SNO: HOW MANY PEOPLE WILL WORK AT THE SHELTER AND HAVE YOU STARTED HIRING YET?

Fitzgerald: We’ll have approximately 5-7 employees, but will rely heavily on volunteers. People wishing to volunteer can fill out an application online at www.emcspca.com/how-you-can-help/volunteer. We are accepting resumes, but have not started hiring until we are closer to opening. Resumes can be dropped off at The Cat’s Meow by Grocery Outlet or mailed to EMCSPCA, P.O.Box 1314, Oakhurst, CA 93644, email to info@emcspca.org.

SNO: WILL THE SHELTER OFFER SPAY AND NEUTER SERVICES?

Fitzgerald: At first, the clinic will serve the animals we take in. As we progress we will offer low-cost vaccine clinics and micro-chipping, and the goal is to have spay-neuter services for low-income pet owners. There is a room adjacent to the clinic that is for future expansion of the clinic, but that is not in the budget and would entail additional fundraising when and if expansion is needed.

SNO: HOW MANY DOG RUNS WILL THERE BE?

Fitzgerald: Sixteen indoor/outdoor kennels, four isolation kennels for intake/illness and a puppy room with four puppy kennels for litters or litters with moms. There are two “get-acquainted” rooms for people to spend time with a dog or puppy. There is also an area where people can bring their own dog to meet the pet they are thinking about adopting.

SNO: WHAT ABOUT ACCOMMODATIONS FOR CATS?

Fitzgerald: There is a cat isolation room for intake or illness, a room with condos for introduction to the public and three cat community rooms where cats will be loose with climbing towers, beds, window seats, etc., one for kittens, two for adult cats. The adult cat rooms will have access to secure outdoor areas. The cat area has two “get-acquainted” rooms where prospective adopters can visit with a cat/kitten they are interested in.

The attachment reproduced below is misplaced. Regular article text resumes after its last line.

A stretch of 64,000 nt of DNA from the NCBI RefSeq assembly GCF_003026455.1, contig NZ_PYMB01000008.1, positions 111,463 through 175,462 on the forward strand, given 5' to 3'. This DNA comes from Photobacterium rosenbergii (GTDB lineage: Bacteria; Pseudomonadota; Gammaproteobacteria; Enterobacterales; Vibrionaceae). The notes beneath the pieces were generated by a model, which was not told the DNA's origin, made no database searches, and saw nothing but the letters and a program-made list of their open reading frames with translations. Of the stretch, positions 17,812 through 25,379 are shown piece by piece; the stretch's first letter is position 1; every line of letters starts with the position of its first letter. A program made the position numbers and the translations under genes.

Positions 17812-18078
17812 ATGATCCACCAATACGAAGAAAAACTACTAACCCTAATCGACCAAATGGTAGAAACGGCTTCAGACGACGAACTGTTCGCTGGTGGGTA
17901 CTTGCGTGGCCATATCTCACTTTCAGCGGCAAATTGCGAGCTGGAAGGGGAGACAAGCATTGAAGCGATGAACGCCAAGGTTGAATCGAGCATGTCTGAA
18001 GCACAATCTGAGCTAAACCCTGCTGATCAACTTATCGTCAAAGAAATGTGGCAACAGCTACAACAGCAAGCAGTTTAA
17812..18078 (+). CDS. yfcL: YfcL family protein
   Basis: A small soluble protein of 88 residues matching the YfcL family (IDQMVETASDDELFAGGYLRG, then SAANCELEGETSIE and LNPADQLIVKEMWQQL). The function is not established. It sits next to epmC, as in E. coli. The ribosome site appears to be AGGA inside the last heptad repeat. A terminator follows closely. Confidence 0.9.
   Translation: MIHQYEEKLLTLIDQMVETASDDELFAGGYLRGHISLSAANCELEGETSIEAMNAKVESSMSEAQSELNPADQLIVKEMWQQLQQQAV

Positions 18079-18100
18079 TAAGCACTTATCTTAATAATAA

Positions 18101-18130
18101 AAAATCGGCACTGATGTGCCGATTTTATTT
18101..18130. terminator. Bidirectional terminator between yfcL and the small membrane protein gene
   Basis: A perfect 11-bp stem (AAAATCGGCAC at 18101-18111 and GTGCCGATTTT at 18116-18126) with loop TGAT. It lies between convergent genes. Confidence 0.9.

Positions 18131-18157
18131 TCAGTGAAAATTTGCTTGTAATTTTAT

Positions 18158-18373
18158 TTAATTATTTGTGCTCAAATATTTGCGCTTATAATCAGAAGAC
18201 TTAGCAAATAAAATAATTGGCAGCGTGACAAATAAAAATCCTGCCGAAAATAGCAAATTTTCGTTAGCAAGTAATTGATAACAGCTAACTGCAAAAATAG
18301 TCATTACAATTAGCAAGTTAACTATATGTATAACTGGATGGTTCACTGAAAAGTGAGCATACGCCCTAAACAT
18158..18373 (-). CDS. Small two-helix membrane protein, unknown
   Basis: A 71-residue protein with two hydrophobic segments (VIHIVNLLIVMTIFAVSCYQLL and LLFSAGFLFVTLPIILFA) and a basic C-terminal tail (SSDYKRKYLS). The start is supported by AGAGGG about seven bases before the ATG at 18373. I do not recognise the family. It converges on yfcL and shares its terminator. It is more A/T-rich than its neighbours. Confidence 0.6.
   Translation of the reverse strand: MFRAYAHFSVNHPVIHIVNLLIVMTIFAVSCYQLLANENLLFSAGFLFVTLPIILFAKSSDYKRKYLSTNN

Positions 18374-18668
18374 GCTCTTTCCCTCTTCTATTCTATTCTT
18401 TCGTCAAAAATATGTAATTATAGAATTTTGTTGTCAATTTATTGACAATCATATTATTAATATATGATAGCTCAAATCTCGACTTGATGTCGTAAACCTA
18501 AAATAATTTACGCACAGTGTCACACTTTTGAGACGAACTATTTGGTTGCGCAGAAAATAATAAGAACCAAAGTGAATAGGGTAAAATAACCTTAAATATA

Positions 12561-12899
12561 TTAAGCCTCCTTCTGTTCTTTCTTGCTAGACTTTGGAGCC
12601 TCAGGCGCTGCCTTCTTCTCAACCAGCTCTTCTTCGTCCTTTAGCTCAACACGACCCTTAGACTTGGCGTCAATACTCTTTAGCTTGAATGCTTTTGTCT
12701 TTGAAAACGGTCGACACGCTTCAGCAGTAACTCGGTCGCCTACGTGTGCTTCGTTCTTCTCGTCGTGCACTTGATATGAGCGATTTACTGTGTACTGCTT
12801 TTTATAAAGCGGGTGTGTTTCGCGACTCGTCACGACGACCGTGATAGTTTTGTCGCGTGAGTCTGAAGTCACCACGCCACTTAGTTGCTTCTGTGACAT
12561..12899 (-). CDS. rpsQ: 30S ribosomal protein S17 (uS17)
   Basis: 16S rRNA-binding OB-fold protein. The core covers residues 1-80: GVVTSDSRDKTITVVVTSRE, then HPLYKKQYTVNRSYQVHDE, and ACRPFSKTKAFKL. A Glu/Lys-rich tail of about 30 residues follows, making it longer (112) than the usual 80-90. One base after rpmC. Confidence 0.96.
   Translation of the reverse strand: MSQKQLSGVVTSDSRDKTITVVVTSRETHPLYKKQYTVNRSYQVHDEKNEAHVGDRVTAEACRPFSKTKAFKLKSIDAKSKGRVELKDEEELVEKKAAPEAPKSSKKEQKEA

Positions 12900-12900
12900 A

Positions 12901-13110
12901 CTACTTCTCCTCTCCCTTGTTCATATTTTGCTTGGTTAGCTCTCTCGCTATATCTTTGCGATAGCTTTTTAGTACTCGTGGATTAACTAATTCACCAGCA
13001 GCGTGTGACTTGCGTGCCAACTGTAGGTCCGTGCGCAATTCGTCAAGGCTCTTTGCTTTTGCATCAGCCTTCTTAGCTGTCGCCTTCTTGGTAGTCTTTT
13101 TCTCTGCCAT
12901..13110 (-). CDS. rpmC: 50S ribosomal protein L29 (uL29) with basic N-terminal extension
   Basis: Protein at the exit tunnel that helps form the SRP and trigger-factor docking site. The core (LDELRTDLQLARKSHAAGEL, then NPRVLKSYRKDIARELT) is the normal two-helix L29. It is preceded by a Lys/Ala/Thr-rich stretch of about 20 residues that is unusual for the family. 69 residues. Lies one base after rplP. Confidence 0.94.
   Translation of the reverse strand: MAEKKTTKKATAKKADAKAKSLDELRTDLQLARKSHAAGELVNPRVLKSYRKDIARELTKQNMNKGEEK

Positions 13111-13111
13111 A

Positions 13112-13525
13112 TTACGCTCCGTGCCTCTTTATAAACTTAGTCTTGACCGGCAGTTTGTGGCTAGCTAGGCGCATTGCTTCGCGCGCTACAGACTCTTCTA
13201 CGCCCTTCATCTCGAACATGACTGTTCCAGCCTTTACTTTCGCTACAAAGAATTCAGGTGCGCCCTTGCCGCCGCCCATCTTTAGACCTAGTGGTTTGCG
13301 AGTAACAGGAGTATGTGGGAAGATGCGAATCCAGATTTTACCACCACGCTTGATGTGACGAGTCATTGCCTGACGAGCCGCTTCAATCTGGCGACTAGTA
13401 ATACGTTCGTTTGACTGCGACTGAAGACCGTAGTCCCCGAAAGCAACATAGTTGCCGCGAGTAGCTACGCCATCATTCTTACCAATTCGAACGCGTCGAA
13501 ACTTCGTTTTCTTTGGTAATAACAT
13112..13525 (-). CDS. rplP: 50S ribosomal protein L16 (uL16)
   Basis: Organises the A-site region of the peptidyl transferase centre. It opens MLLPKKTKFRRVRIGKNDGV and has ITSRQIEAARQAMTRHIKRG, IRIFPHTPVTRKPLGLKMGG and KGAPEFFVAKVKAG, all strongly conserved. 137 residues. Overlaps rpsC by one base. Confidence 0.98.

SNO: WHAT IS THE MAXIMUM NUMBER OF ANIMALS THE SHELTER WILL BE ABLE TO HANDLE AT ANY ONE TIME? HOW DOES THAT BREAK DOWN IN TERMS OF DOGS AND CATS — AND ARE THERE PLANS TO HANDLE OTHER SMALL ANIMALS LIKE RABBITS, GUINEA PIGS, SNAKES, ETC?

Fitzgerald: The plans are only for dogs and cats, but there may also be emergencies where we would try to help with other species. We can house about 40 cats and 35 dogs. The number of dogs and cats you can house is not as important as how quickly you can find their forever homes. The goal is not to “house” them, it is to take care of their needs including grooming, medical care, neutering, possible training and socializing, and place them in forever homes.

“We are also in the process of securing grants to clear the entire 75.33 acres to protect the shelter and our neighbors from fire,” Fitzgerald added. “The original 13.9 acres we were leasing from the county have been cleared for construction. However, once the county donated the additional land, bringing the total to 75.33 acres, that changed things. Most importantly, it made our building far more valuable as we own the land the building sits on. The rest of the land is covered with dense brush and trees. The goal is to remove the brush and limb-up the trees to prevent a fire that might start along the highway from racing through the brush to the shelter and the homes above the property.”